Spring target for grass weed control

Agronomy Issues

Wet weather delays to spring grassweed herbicide applications now pose extra challenges for farmers and agronomists. 

As conditions warm up and plants start to grow rapidly, it’s the perfect timing for Axial Pro product uptake and potential for high levels of efficacy, advises Syngenta Technical Manager, Georgina Young (above). Growth potential conditions for cereal crops have been running at over twice the long-term seasonal average through the first half of March.  

“But for practicality, growers also need to be considering broadleaved weeds that are rapidly emerging, and the optimum timing to remove grassweeds before they compete further with the crop and, in the case of some large overwintered weeds, become difficult to control.”


“Syngenta research with NIAB grass weed specialists has highlighted large overwintered grass weeds are the most damaging to crop yields and result in far higher seed return at harvest, compared to any grass weeds that will subsequently germinate later in the spring.”


Broadleaf weed mix

Georgina advocates targeting grass weeds first in any herbicide sequence, or using a time-saving tank-mix of AXIAL® Pro with a recommended broad-leaved herbicide appropriate to the specific field weed spectrum.

Where growers do opt for a split sequence of spring grass and broad-leaved herbicides, applying AXIAL Pro first allows for subsequent SU/ALS inhibitor or hormone broad-leaved herbicides to be applied after seven days. However, if SU/ALS inhibitor or hormone herbicides are applied first, Axial Pro should not be applied for 21 days, she recommended. “By which time any grass weeds present could have grown significantly larger and be more difficult to control,” warned Georgina.

Keep crops growing

“It’s important not to cause further checks in growth for crops that have been hampered by the wet soil conditions and stressed by delayed fertiliser application,” she added. Ensuring crops are recovering and have received nutrition will make them more resilient to any herbicides applied.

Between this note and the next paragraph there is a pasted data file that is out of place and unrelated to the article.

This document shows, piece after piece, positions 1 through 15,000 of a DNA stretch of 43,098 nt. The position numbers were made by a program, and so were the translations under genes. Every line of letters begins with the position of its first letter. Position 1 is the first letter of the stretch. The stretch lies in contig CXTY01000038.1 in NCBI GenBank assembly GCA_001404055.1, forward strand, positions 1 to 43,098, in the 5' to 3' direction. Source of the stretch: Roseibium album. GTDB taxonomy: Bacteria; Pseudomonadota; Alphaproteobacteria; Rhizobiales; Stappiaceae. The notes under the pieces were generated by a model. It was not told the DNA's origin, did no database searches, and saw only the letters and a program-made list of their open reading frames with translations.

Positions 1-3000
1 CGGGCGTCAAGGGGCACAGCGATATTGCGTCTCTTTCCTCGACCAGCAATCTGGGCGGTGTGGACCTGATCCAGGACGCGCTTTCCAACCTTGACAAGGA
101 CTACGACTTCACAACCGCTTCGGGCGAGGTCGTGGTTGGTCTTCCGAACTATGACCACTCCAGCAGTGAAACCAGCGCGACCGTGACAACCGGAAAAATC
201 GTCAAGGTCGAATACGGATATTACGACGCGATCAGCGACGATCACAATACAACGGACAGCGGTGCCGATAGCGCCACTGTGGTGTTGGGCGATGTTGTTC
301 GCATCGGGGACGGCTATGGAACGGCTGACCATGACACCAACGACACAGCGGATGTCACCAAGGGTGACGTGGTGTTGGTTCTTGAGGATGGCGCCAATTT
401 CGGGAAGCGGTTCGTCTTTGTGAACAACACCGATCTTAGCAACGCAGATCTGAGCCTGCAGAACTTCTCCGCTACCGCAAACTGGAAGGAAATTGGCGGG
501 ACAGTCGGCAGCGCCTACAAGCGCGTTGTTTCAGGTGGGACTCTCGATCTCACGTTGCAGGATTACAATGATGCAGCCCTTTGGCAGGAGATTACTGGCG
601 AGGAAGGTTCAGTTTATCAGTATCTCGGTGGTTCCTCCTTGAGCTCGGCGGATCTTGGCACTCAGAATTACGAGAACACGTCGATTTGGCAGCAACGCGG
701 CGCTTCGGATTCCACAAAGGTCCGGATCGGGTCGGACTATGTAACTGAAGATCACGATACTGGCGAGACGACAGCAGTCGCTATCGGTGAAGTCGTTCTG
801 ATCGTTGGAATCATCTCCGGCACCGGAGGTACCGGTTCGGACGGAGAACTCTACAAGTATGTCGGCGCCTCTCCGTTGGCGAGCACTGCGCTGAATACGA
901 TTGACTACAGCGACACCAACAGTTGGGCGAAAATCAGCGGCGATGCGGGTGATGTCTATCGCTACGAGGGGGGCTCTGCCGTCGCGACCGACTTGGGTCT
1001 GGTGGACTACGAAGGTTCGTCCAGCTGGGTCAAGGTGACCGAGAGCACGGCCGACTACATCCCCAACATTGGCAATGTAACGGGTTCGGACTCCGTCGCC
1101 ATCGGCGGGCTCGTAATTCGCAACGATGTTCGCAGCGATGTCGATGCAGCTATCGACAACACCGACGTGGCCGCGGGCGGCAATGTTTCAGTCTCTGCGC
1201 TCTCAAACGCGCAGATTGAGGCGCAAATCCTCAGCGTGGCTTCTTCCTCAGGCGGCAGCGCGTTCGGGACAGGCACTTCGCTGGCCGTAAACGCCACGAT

“AXIAL Pro has been shown to be less likely to result in any phytotoxic effects, compared to some other spring applied herbicides." 

“It is also approved for use in winter and spring wheat and barley, up to growth stage 41, before flag leaf sheath extending stage.”


For further time saving this spring, where growth stages coincide, AXIAL Pro can be tank mixed with Moddus which will promote rooting and prevent lodging after wet winter conditions.


Application advice

With later herbicide applications - where crops have started to fill and potentially shade smaller weeds from spray droplets - Georgina recommended sprayer operators use the angled Syngenta 3D ninety drift reduction nozzles and use a water volume of 200 litres per hectare.

“The angled spray pattern and higher water volume will more effectively target weeds through the canopy.”

She advised operators not to increase pressure in an effort to push the spray through the canopy or travel faster, since that will increase the proportion of small droplets that have less velocity to reach the target and are more susceptible to drift. 

An 04 nozzle delivering 200 l/ha at 2 bar when travelling at 8 km/hr, for example, would need to operate at 5 bar to give the same water volume at 12 km/hr; while an 05 nozzle operating at 12 km/hr would deliver the 200 l/ha water volume at an optimum 3 bar pressure.


“Select the appropriate nozzle size to deliver the desired water volume at the intended operating speed. The mantra to ‘go low; go slow; get covered’ is as appropriate for spring grass weed application as it is for autumn pre-emergence treatments,” reminded Georgina.

Drift reduction technology could help make the best use of any available spray window as workloads stack up over the busy spring period. “The Syngenta Spray Assist App is designed to help operators select the optimum combination of available nozzles and sprayer set up for any application over the season,” she added.